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Technology yarning

Australian National University, Evolution, Shape

Date: 21 March 2019

Tjinytjatjunku tjuma is the ancient art of telling stories while drawing in the sand. Now, thanks to iPads, storytellers of all generations can share their tales with the world while drawing on the screen.

Sand stories exist across the desert communities in central and Western Australia. For the Ngaanyatjarra people, sand stories are a way of sharing stories and learning about the world.

"Stories were told in the sand, only by females," says Elizabeth Marrkilyi Ellis, a Ngaanyatjarra woman and linguist at the Australian National University. "Women or young girls would tell stories to each other in the sands of late afternoon."
And as all good storytellers know, the words are only part of it.

"Sand storytelling is multimodal," says Dr Inge Kral, Elizabeth's colleague. "You have oral storytelling. Then you have the sand and storytelling with pictures and symbols."

To add atmosphere or meaning, storytellers also use gesture, sign language, and special sounds made only when telling stories.
With the help of Ngaanyatjarra storytellers, Elizabeth and Inge have captured this complex storytelling practice for future generations.

"We asked the girls and young women to transfer the stories in the sand onto iPads," says Elizabeth.

From shifting sands to screen

The storytellers chose their own story to tell, using an app called Scribblify Free to draw on the screen just as they’d draw on the sand. Refreshing the screen at the end of each scene mimicked the way storytellers might sweep the sand clean.

“They were just as comfortable on the screen as they were on the sand,” says Inge. What stories did they share? Older women chose traditional stories, but teenagers focused on their everyday life. There were stories about the disco, school, playing softball, going on hunting trips and getting a flat tyre.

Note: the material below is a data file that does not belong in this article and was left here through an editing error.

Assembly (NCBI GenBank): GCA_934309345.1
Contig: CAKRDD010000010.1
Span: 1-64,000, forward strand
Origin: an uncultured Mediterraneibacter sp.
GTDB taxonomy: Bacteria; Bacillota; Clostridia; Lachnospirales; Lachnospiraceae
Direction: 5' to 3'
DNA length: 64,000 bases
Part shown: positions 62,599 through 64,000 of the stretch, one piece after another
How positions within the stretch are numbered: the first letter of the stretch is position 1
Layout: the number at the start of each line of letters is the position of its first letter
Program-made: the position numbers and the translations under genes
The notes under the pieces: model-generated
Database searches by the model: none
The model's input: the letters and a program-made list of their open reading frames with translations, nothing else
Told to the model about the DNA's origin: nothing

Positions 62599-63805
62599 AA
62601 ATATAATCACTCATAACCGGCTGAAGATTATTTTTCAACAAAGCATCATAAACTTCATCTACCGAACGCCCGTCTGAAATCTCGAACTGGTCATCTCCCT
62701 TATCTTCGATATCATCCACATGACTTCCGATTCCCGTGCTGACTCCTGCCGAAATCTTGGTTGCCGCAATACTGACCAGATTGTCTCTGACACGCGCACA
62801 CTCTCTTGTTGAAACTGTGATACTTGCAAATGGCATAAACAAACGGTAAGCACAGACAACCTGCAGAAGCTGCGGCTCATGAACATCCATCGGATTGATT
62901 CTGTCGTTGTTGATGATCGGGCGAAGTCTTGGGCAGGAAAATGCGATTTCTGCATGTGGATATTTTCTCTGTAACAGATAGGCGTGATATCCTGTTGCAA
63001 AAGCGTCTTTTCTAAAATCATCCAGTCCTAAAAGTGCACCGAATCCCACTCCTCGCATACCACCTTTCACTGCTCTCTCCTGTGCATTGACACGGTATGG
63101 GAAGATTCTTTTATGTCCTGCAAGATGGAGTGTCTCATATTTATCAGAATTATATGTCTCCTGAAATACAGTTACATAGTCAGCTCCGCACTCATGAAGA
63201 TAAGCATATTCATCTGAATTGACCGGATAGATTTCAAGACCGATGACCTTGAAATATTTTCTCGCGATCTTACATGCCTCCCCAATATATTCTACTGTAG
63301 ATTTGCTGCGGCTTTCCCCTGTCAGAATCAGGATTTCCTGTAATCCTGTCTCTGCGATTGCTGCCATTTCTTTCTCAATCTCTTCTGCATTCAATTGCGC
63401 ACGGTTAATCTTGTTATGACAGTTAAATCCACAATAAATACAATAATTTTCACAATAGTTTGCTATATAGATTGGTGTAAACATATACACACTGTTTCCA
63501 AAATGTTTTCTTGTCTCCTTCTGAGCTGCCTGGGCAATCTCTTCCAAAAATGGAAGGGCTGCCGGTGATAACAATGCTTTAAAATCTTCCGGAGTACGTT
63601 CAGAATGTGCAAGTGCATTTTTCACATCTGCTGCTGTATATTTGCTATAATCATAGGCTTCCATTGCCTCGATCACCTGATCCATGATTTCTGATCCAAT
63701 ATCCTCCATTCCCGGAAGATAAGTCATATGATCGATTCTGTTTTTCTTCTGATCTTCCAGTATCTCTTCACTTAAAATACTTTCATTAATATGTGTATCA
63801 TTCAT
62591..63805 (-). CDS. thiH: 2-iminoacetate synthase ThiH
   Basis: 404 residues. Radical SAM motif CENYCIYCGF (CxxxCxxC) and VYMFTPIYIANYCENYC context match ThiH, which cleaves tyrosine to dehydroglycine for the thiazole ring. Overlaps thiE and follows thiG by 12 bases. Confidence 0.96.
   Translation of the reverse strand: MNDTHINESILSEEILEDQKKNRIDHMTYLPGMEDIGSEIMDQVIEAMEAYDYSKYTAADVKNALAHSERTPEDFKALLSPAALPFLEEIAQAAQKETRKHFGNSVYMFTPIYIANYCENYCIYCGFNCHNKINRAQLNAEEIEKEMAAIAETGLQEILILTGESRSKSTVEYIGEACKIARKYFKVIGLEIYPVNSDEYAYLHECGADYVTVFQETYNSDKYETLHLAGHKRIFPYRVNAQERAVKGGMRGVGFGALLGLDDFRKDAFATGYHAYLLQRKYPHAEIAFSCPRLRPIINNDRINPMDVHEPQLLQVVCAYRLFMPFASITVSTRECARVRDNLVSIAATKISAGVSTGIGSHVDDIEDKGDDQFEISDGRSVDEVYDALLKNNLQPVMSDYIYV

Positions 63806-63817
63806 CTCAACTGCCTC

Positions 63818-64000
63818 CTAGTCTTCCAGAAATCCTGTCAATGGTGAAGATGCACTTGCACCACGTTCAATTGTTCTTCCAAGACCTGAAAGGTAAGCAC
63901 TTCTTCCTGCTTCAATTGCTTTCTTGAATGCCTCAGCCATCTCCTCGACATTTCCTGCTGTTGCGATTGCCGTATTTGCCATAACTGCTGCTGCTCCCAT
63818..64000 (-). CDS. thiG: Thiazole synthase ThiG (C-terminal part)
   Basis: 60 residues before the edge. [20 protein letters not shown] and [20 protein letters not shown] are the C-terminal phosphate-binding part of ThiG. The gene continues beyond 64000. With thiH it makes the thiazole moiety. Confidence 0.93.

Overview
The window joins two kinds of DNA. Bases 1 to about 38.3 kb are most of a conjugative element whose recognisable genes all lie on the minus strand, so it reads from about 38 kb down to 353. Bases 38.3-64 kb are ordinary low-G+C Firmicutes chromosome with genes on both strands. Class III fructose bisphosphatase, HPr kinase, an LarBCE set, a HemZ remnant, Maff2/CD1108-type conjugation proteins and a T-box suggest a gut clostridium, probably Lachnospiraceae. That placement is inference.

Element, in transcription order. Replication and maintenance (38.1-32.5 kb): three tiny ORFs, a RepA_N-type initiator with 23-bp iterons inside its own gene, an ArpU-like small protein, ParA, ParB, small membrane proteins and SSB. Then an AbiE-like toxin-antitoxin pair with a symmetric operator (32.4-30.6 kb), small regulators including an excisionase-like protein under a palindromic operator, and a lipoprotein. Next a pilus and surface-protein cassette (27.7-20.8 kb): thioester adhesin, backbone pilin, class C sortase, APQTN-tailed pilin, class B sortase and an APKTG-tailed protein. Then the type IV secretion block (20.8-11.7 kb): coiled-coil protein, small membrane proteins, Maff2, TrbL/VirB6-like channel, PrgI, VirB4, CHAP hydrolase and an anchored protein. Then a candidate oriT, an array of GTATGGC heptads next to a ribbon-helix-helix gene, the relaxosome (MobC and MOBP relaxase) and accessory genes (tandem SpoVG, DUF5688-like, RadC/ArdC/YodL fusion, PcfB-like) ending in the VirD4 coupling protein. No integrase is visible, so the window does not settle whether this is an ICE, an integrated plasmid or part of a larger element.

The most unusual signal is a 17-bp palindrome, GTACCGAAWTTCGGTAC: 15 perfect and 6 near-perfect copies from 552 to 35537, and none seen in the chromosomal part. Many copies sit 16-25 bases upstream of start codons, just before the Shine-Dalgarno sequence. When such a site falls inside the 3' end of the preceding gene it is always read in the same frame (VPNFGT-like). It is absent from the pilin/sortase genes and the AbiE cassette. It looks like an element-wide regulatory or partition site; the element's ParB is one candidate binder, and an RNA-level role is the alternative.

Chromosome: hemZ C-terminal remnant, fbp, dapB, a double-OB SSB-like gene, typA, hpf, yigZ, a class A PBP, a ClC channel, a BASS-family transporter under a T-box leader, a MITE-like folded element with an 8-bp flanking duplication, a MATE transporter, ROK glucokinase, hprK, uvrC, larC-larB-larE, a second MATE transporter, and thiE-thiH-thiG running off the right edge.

“They blend traditional with contemporary in a really creative and innovative way,” says Inge. “They’re telling modern stories, but their storytelling style is still traditional.”

The team published their recorded stories on USB wristbands, postcards and in a bilingual book – with Ngaanyatjarra and English texts.

“This is very much about making sure these old ways of speaking are looked after for the future,” says Inge.

Endangered languages

Elizabeth and Inge study endangered languages and ways of speaking that may be lost if no one still learns to speak them.

Elizabeth’s first language is Ngaanyatjarra, one of the Western Desert family of languages. Families still speak this language and children are still learning to speak it, so it’s relatively safe.

“What is endangered are the verbal arts,” says Inge. “Storytelling and sign language and special ways of speaking, the special ways that people used language in the olden days.”

Speech stylin'

Anyone who has raised their voice (or raised an eyebrow) will know the way you say words is as important as the words themselves. When you speak Ngaanyatjarra, you use different styles of speech at different times.

“For example, yaarlpirri is ‘early morning talk’,” says Inge. “It’s a particular kind of speech style that people use to announce things, or make plans, or sort out issues or share news.”

There are many other special ways of speaking Ngaanyatjarra, and learning these different speech styles is just as important as learning words and grammar.


(This article was first published by Double Helix magazine [Issue 30, March 2019] and is reproduced with the kind permission of CSIRO Publishing. See here for more on this research project.) 

Technology Yarning feature Double Helix Magazine

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